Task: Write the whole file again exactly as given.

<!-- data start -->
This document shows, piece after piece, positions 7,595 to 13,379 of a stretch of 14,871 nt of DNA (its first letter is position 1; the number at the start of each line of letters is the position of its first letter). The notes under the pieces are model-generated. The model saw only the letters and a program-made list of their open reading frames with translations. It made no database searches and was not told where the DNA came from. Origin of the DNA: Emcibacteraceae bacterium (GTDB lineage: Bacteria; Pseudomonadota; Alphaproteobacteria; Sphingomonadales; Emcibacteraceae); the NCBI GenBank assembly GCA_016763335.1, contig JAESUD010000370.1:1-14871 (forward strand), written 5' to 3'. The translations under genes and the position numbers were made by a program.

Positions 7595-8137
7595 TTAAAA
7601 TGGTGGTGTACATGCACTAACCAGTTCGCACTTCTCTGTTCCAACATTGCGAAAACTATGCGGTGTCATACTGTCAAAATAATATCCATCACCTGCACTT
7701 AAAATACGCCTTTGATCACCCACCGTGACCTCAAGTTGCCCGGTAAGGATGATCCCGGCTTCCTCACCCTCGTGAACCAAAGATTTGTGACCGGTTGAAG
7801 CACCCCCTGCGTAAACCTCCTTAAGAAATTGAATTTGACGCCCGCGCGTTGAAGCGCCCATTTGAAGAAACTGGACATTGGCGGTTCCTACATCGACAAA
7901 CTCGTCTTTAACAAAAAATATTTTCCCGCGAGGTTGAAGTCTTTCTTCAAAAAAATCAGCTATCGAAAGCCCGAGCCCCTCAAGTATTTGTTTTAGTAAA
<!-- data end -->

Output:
This document shows, piece after piece, positions 7,595 to 13,379 of a stretch of 14,871 nt of DNA (its first letter is position 1; the number at the start of each line of letters is the position of its first letter). The notes under the pieces are model-generated. The model saw only the letters and a program-made list of their open reading frames with translations. It made no database searches and was not told where the DNA came from. Origin of the DNA: Emcibacteraceae bacterium (GTDB lineage: Bacteria; Pseudomonadota; Alphaproteobacteria; Sphingomonadales; Emcibacteraceae); the NCBI GenBank assembly GCA_016763335.1, contig JAESUD010000370.1:1-14871 (forward strand), written 5' to 3'. The translations under genes and the position numbers were made by a program.

Positions 7595-8137
7595 TTAAAA
7601 TGGTGGTGTACATGCACTAACCAGTTCGCACTTCTCTGTTCCAACATTGCGAAAACTATGCGGTGTCATACTGTCAAAATAATATCCATCACCTGCACTT
7701 AAAATACGCCTTTGATCACCCACCGTGACCTCAAGTTGCCCGGTAAGGATGATCCCGGCTTCCTCACCCTCGTGAACCAAAGATTTGTGACCGGTTGAAG
7801 CACCCCCTGCGTAAACCTCCTTAAGAAATTGAATTTGACGCCCGCGCGTTGAAGCGCCCATTTGAAGAAACTGGACATTGGCGGTTCCTACATCGACAAA
7901 CTCGTCTTTAACAAAAAATATTTTCCCGCGAGGTTGAAGTCTTTCTTCAAAAAAATCAGCTATCGAAAGCCCGAGCCCCTCAAGTATTTGTTTTAGTAAA